One Lousy Minute? 14


We dipped down the dark highway, she picked at her cleats, and fixed up her hair. She rubbed her muscles and checked her gear. I listened.

Lincoln,” the movie, is arriving in theaters, the honey-toned voice of Scott Simon told me. Then he introduced the story on American composer John Williams, who wrote the soundtrack for the movie. Williams might be the most well-known composer, for his soundtracks for blockbuster movies. I don’t know anything about music except what I like and don’t like. It’s difficult not to respect a man for a consistently outstanding performance.

I listened as he explained what it was like to work with cinematic greats like Spielberg, how it felt to be so wildly celebrated at his 80th birthday celebration this summer, and what his composing days are like.

One point sounded in my head, and I can’t decide if I felt reassured or scared out of my socks by what he said.

These days, I probably will get as much as a minute done or a minute and a half done in a day,” he says. “It’s a good day.

One minute. Or perhaps thirty seconds longer.

Some of us are in the throes of NaNoWrimo. Still others are polishing their book proposals. More of us are querying agents or trying to decide if we have the chops to make it as a writer, whatever that means.

What do you think, writers? Is one sentence worth a full day of effort?
Parents, is one shining maternal/paternal moment worth the eye rolling and the sassy pants back talk?
Runners, is one golden  mile worth the ones tarnished with pain or inconsistency or a lumbering gait?
Readers, does one fine set of words set your heart spinning?
Business dudes and ladies, is one fantastic deal or spreadsheet or data set worth the irritating boss and the colleague making chest clearing snot noises in the next cubicle?

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14 thoughts on “One Lousy Minute?

  • Sara B

    Speaking to the ones that apply to me: parent, runner, reader, business lady; YES! A thousand times yes! (name that move) Except maybe the business one. Those singular moments, that’s what fuels us to keep going. It’s what tells us we are doing something right. Maybe not all the time, but for that one moment, yes.

  • Ed_Cyzewski

    I think the trick here for writing at least is that the act of doing the work has value, even if you only end up with a sentence or a paragraph you can use. Those sentences and paragraphs will get better if you spend the time writing stuff you won’t use.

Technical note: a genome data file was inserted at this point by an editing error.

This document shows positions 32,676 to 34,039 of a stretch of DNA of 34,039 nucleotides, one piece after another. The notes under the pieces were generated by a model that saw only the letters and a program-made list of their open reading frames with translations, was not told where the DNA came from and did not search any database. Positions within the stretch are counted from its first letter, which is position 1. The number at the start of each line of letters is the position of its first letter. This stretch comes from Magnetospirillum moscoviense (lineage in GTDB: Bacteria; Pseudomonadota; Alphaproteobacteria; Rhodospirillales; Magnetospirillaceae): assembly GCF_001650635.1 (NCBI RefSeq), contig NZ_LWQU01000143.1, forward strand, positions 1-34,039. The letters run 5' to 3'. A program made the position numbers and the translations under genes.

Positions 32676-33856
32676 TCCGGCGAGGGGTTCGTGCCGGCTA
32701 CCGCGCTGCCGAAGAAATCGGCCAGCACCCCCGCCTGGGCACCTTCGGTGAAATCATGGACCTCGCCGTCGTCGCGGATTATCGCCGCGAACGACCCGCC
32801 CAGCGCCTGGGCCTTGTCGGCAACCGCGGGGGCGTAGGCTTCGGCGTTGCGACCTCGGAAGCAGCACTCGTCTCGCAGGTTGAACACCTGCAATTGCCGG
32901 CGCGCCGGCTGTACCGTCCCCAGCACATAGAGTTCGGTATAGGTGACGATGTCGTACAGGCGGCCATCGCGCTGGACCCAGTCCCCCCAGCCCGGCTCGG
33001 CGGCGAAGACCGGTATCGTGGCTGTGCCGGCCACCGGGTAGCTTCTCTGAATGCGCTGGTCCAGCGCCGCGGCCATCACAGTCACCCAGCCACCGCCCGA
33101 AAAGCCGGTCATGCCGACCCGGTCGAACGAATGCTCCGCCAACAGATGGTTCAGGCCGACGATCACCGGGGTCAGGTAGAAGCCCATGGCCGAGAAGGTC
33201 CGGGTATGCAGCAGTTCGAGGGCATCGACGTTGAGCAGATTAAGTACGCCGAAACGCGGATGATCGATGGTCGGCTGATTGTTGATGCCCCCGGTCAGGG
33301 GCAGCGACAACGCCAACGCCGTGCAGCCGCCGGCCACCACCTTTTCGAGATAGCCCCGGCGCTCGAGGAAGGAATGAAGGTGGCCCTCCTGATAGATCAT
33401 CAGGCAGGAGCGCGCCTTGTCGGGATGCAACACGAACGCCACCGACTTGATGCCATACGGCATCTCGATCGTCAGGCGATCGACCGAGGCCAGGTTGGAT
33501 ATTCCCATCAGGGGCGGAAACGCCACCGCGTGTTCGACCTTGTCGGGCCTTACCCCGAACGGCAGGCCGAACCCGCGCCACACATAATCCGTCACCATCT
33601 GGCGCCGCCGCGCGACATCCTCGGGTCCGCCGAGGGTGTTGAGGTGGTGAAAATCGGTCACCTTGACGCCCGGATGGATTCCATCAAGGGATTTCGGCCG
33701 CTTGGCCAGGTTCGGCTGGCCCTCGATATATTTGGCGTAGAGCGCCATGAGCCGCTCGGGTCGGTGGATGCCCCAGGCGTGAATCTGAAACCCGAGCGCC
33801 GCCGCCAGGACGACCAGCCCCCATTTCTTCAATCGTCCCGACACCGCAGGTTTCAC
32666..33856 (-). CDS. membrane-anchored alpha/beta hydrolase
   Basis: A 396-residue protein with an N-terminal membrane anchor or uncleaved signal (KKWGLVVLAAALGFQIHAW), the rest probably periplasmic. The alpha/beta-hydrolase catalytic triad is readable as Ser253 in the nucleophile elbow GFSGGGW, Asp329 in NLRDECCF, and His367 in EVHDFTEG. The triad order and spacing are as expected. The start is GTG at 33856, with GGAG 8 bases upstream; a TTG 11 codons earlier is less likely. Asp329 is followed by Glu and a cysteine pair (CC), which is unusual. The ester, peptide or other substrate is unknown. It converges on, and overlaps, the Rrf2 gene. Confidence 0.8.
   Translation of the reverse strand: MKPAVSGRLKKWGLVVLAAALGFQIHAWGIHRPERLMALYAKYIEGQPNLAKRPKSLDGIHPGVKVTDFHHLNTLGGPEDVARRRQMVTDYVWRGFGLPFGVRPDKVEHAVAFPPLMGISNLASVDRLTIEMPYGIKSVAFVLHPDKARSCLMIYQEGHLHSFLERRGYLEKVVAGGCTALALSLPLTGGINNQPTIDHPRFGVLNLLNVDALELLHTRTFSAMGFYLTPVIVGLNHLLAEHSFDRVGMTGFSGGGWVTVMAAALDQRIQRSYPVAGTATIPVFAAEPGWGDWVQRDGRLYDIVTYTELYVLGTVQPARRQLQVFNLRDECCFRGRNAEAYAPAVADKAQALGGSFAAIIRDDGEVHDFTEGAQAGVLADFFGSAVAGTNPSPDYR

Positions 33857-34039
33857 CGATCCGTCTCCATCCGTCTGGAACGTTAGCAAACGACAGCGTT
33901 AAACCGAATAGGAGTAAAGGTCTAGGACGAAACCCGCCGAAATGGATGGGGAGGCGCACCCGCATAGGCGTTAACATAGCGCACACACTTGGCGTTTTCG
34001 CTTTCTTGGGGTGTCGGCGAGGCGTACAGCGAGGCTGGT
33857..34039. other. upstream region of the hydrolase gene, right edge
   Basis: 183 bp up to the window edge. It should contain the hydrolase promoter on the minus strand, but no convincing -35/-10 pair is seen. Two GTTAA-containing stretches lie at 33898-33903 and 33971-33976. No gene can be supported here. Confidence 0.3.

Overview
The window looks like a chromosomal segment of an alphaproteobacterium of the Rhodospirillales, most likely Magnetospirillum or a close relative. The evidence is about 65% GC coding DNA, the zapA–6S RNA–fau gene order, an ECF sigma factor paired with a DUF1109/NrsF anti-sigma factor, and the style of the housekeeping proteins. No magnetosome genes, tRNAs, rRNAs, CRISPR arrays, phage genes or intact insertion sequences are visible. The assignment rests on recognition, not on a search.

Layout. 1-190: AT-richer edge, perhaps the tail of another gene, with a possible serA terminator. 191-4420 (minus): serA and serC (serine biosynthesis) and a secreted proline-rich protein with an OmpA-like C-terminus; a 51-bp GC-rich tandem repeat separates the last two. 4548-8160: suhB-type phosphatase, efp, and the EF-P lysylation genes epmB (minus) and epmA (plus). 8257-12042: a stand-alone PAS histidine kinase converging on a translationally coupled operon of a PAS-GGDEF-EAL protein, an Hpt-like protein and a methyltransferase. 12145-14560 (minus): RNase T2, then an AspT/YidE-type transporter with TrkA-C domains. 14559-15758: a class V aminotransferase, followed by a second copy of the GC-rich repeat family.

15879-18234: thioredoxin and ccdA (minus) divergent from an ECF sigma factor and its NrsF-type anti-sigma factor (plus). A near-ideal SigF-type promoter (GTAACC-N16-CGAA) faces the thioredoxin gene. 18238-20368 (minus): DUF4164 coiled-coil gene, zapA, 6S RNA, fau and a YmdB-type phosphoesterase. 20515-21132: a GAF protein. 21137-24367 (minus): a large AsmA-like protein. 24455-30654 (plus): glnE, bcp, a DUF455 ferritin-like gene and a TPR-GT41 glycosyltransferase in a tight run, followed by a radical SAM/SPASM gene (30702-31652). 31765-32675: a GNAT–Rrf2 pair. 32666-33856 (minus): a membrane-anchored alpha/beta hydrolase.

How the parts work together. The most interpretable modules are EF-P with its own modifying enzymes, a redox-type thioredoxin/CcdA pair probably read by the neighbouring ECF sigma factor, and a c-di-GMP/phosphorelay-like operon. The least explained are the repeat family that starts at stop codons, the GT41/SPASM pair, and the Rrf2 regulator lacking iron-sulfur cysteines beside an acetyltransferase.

• Shawn Smucker

    I’m not so sure that one minute of musical composition equals one minute of work, or is equivalent to a writer putting down one sentence. I would look at it as one minute equals about a fourth of a song, which is more like a fourth of a chapter for a writer. Or maybe a page? I’m not down with the idea that consistently, day after day, I should be happy with one sentence.

    But I like what you’re asking, and I would agree that sometimes, many times, most times, we need to accept that a small amount of work done very well is good enough for today.

    • Jennifer Luitwieler

      Well, if he’s talking about an entire soundtrack, it’s equivalent to a sentence or a good phrase, but sure, one minute of a whole song would be a bigger section. Still, the point is not quantity output but quality, composing the thing he hears in his mind. And that a small amount of goodness is worth the tens of thousands of words that don’t work. But now I want to know: why? What makes a sentence or a chapter or a scene worth that much effort?

    • Jennifer Luitwieler

      And I’m not sure I’d be happy with a string of days where one good sentence was my zenith. In those days where the words are more like dry heaves, then yes, one solid sentence would be good. Day after day? Don’t know if I could take it.

  • pastordt

    I do think one shining moment is worth a whole heckuva lot. But I would also caution you to remember that John Williams is EIGHTY YEARS OLD. And, speaking purely hypothetically here, of course – things take more time when you’re older. :>)

      • Jennifer Luitwieler

        That’s true, Diana. And that’s a good point. He did state that at his age, his work requires hime to go between his studio and a sound room all day long. That takes time. For anyone. And also, true that he has been honing his work style, ethic, method and craft for a long time. I suppose that means we don’t give up when we have one bad day in our 20s or 50s or 60s?

  • Joe Jestus

    I love that this post took me a minute to read 😉 Beyond that, I think it’s worth it, but only because I think it’s worth it. If that makes sense.

    If it’s something I love, I’ll go to hell and back for even just a little bit of it. It could be that I’m a sappy romantic, but that one minute represents hope to me and hope makes it all worth it.

    I think I once asked a friend would he rather live a long life of mediocrity or a short life of adventure and amazement. That’s a tough one to answer even yet and I don’t know why. Do we aim for quality or quantity?

    • Jennifer Luitwieler

      I don’t know if that makes you a sappy romantic. It might make you a wise and caring soul who knows the value of passion. I like the first thing you wrote: it’s only worth it if it’s worth it. I know exactly what you mean. As to quality over quantity, I’d take the former. Any day. Even if it’s hard.